Video Transcript: Stay Safe, Get Support

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Stay Safe, Get Support
A Child Support Response to Family Violence

Alicia Key:  My name’s Alicia Key. I’m the Deputy Attorney General for Child Support and the Director of the Child Support Division. What I want our Child Support staff to understand is that family violence issues can be present in any given case. It doesn’t matter the age of the people, the education, the race, the social status, their finances. It’s not always about physical abuse. The violence can be more about control and intimidation, and our staff needs to realize that it’s not always really obvious.

Erin Goodison (advocate): Family violence is a pattern of abusive, coercive, and controlling actions, when one partner in a relationship will take almost any means necessary to exert control over the other partner. That can include a lot of perfectly legal actions, though they may not be nice, like verbal abuse, isolation, shaming, blaming, manipulation, guilt, control of finances in the relationship; but it also can include illegal actions like threats, specific threats of physical harm or to kill, as well as physical or sexual violence.

Michelle (survivor): He had threatened that you’re going to be on the streets, you’re going to be on food stamps, nobody’s going to listen to you, nobody is going to believe you. And I remember thinking, “He’s right.”

Tiffany (survivor): When I was in the domestic violence shelter, one of the social workers—she mentioned child support to me at the time. I was fleeing my abuser at that time. The first thing that came to my mind: Oops, child support—No. Because I was trying to just survive pretty much and I just wanted to stay away from him and whatever I had to do to keep the peace, if it was not getting child support or whatever it was, I just didn’t want to be bothered with that.

Christina Coultas (advocate): I think filing for child support can create some danger potentially for someone. And filing for child support is kind of…can be the first step for many victims where they’re officially kind of telling the batterer ‘I’m not coming back.’ And it takes away some power from the batterer and that can be dangerous.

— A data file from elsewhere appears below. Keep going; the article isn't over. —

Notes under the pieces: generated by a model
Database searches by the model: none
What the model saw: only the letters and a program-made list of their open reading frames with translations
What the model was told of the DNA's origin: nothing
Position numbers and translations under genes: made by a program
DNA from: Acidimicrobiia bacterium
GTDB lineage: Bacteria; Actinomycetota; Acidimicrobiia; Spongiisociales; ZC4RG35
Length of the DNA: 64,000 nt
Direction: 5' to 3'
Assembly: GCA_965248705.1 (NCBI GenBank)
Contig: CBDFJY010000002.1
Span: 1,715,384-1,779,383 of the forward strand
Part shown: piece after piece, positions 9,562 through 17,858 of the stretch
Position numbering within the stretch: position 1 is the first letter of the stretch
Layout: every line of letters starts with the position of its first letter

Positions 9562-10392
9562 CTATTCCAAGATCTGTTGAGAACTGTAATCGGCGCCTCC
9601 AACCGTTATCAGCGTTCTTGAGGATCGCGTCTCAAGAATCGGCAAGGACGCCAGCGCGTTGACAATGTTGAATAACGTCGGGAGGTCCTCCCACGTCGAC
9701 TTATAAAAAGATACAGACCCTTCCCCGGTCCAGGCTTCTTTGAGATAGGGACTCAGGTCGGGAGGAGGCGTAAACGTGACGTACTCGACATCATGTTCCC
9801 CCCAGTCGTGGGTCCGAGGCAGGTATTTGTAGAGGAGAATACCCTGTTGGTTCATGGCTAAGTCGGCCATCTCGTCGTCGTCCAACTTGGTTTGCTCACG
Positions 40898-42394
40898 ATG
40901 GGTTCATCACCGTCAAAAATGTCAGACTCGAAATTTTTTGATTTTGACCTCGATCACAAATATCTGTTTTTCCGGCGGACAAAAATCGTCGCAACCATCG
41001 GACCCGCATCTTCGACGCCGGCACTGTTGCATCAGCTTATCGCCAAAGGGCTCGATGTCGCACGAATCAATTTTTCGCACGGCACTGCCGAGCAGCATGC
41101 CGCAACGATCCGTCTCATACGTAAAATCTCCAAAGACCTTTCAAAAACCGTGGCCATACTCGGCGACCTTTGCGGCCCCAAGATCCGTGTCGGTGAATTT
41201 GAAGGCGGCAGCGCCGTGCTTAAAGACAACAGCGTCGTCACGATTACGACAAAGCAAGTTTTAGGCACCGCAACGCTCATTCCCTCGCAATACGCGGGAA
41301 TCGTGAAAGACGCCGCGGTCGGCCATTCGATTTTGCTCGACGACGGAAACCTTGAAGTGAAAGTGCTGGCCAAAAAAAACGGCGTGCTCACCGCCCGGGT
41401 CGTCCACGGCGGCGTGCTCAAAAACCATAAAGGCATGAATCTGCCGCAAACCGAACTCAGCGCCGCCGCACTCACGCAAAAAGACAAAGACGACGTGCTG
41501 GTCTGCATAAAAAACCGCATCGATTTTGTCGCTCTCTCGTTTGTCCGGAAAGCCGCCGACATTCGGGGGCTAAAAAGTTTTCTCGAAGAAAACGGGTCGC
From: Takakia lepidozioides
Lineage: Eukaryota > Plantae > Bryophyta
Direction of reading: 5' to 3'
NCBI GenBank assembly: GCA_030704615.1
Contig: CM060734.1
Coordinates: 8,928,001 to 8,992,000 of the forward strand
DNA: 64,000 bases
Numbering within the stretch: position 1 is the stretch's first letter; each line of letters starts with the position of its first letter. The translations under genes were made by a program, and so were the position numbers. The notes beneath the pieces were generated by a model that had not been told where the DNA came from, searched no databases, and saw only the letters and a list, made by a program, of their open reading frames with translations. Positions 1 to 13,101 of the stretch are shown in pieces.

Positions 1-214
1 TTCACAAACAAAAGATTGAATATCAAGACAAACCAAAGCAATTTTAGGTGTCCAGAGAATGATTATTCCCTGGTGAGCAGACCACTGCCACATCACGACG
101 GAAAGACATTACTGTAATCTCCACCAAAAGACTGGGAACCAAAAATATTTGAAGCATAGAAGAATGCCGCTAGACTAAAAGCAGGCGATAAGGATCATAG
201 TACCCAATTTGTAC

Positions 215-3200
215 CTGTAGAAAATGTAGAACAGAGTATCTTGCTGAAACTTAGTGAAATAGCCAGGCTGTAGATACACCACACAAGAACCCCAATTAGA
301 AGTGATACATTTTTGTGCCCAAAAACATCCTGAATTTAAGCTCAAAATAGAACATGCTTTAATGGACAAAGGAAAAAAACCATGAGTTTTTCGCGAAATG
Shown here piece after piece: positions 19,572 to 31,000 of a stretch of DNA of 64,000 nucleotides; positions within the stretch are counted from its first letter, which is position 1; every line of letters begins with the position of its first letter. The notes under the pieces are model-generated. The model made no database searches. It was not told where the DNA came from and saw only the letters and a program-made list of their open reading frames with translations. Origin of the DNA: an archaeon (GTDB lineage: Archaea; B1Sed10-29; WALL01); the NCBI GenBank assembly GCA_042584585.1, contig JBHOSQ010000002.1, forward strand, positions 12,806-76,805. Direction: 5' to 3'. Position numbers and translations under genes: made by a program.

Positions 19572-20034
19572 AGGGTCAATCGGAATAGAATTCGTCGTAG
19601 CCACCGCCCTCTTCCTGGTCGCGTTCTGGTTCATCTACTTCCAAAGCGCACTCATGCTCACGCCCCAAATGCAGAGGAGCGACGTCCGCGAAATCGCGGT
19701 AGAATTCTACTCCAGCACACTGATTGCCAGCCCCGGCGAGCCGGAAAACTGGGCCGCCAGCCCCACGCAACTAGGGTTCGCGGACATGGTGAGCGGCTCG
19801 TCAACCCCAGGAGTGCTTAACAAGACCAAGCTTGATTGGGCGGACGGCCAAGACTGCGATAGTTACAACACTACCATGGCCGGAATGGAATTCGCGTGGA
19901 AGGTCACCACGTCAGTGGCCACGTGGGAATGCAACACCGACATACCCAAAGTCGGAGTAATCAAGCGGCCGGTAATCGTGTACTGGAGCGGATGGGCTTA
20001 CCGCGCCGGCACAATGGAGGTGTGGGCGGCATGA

Michelle (survivor): I remember thinking, even if I did not have faith in myself I couldn’t let my children know that this was ok. Even if I was going to be on the streets, even if I was going to be on food stamps. For me to get out of the situation, or anybody to get out of the situation especially the children, who are very innocent. If you can get through this, get through this and be strong and it’s hard. It’s scary. But I would say…I would say, honestly, rely on the system. It’s there for you.

Tiffany (survivor): Even though I went through that process, and it was lengthy and it was stressful, it was scary, at the end I held on and it paid off. I bought my first home about 6 years ago by myself and with the help of child support.

Jessica (survivor): Hubo una persona en la oficina de manutención de niños que desde que yo llegue la primera visita ella estuvo junto a mí.  Y siempre estuvo diciendo que todo iba a estar bien, que no tuviera miedo, que yo no era la persona que estaba haciendo el daño. Que yo no le estaba haciendo daño a nadie no mas estaba peleando derechos  sobre mis hijas. Pienso que esa persona me dio mucho aliento, y mucho valor para seguir adelante.

There was a person at the child support office that from the moment I got there at the first visit, she was with me. She always said that everything was gonna be alright, not to be scared because I wasn’t doing anything wrong. That I was the person fighting for my daughters’ rights. I think that person gave me a lot of support and courage to continue.

Courtney Sanchez (survivor and advocate): I want to say to all the survivors that are out there, congratulations on making the first step, because that’s a huge thing to step out of the violence and be able to separate yourself enough from the situation to make a new step into your new life, so congratulations. And just know that there are tools, there are resources. And there are just so many people that want to encourage you in this new reality without violence.

Alicia Key: What is so important is that we work together. We need you to tell us, please tell us, if you have safety concerns. Tell us your story. Tell us what’s happening in your situation. We want to give you the tools and the information that you need to make the best decision for you and your family.

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National Domestic Violence Hotline
1-800-799-SAFE (7233)


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